An anthropologist who is part of an arctic exploration team discovers the body of a prehistoric Neanderthal man who is subsequently resuscitated. The researcher must then decide what to do with the prehistoric man and he finds himself defending the man from those that want to dissect him in the name of science.Written by
K. Rose <email@example.com>
Bruce Smeaton's score is not what was originally intended for the film. The score in the film is mainly needle drop tracks for most scenes. The score was recorded with the one hundred thirty piece Hollywood Symphony Orchestra, and was meant to have a fuller sound. The reason for this, was because Director Fred Schepisi, who was fired, and then brought back onto the project for post-production, tampered with the film after it was locked. He'd shifted around dialogue, scenes, and such. According to Smeaton, "He'd (Schepisi) gone in and made twenty-eight minor changes to the film, just as we (Smeaton, Music Editor Jim Henrikson, and Music Engineer Dan Wallin, along with the Hollywood Symphony) were preparing to go into Glen Glenn Sound with a one hundred thirty piece orchestra. The music wasn't fitting the scenes, for which they were intended. Fred (Schepisi) never showed up." Smeaton had to then cancel the sessions and edit down his music, from what they originally had been intended. Smeaton admits to having regretted working with Schepisi and their subsequent film, Roxanne (1987) starring Steve Martin would be their last project together. Schepisi would have the late Jerry Goldsmith as his composer of choice during the 1990s. See more »
When "Charlie" awakens in the vivarium, he goes about life in general until he "catches" the water filter hose in the stream/pond. But as the scene continues, there is no way that he wouldn't notice the man-made construction of the glass enclosure or the fact that he cannot see the whole sky. Only when he roams hysterically around the vivarium does it become apparent. See more »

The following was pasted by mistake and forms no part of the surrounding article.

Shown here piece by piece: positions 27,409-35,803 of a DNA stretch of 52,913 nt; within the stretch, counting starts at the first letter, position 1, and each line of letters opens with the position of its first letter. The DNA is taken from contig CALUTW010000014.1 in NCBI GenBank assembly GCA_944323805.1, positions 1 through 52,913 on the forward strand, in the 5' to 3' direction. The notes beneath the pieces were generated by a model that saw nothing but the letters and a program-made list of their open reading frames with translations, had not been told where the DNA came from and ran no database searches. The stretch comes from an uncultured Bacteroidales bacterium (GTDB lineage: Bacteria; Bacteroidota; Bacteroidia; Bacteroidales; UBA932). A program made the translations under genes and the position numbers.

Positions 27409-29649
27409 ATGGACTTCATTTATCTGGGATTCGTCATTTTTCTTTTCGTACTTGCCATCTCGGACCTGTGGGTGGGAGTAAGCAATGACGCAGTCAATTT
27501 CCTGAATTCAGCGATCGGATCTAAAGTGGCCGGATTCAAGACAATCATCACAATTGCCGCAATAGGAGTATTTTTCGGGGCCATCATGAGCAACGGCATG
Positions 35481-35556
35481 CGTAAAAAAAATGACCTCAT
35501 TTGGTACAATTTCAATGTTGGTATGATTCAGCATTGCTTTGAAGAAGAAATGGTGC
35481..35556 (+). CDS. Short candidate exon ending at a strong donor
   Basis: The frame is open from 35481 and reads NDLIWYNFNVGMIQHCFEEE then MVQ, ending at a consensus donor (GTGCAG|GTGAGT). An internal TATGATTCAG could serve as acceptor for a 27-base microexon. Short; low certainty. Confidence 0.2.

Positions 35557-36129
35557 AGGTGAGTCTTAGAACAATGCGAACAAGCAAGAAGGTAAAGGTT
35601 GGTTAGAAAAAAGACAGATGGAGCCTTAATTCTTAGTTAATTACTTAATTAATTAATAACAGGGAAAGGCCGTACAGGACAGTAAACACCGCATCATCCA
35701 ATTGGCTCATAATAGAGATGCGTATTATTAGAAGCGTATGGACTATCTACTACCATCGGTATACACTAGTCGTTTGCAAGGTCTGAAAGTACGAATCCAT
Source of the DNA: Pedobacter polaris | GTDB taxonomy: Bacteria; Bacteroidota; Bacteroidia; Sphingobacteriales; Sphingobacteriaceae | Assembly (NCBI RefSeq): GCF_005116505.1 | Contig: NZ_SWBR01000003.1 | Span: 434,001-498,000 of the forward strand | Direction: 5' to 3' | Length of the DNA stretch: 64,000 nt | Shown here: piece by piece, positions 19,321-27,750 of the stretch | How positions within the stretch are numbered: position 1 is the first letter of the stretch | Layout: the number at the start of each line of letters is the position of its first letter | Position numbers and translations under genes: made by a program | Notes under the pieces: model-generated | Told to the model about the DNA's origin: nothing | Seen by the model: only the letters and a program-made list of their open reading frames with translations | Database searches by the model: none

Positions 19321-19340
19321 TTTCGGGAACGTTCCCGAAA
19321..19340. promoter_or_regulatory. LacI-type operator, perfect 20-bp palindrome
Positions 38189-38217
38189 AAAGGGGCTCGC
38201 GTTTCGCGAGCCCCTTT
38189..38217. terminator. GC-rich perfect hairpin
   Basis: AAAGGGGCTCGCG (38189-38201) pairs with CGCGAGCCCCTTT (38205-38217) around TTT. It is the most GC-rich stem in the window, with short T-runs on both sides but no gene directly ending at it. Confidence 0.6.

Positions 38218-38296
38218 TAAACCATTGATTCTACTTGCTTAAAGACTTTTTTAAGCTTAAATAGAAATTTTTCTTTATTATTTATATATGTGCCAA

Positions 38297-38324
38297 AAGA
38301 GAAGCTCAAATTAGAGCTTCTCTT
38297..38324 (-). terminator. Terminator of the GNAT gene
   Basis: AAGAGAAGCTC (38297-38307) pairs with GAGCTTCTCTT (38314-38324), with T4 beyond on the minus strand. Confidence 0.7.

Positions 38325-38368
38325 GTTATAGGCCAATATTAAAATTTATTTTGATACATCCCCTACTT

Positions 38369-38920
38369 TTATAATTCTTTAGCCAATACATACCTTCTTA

I, who was born to die, shall live. That the world of animals, and the world of men, may come together, I shall live. - Inuit Legend
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(opening quote) I, who was born to die Shall live. That the world of animals And the world of men May come together, I shall live. -- Inuit Legend See more »
A prehistoric man from 20 to 40 thousand years ago is found frozen in a block of arctic ice. A research team find him, manage to bring him back to life, and try to figure out how to interact with him.
The performances feel genuine. The first dynamic is between the scientists who want to chop up his body and learn its biochemistry to better humankind vs those who want to study his habits and interact with him. The second dynamic is between the iceman and the ethnographer who gains his trust and friendship.
All the time I was watching it, I was angry at the ham-fisted incompetence of the researchers. Sure, I know, this is a movie and so the scriptwriters put in bumbling incompetence to push the plot forward. But just imagine if it a prehistoric man really were brought to life. It would be such a marvellous opportunity for interaction and learning, and even a halfway competent research team would make something better of it.
So, all the time, I was angry at the scriptwriters for cheating humanity and the iceman of this chance, and this didn't leave space to enjoy the film. 5/10.
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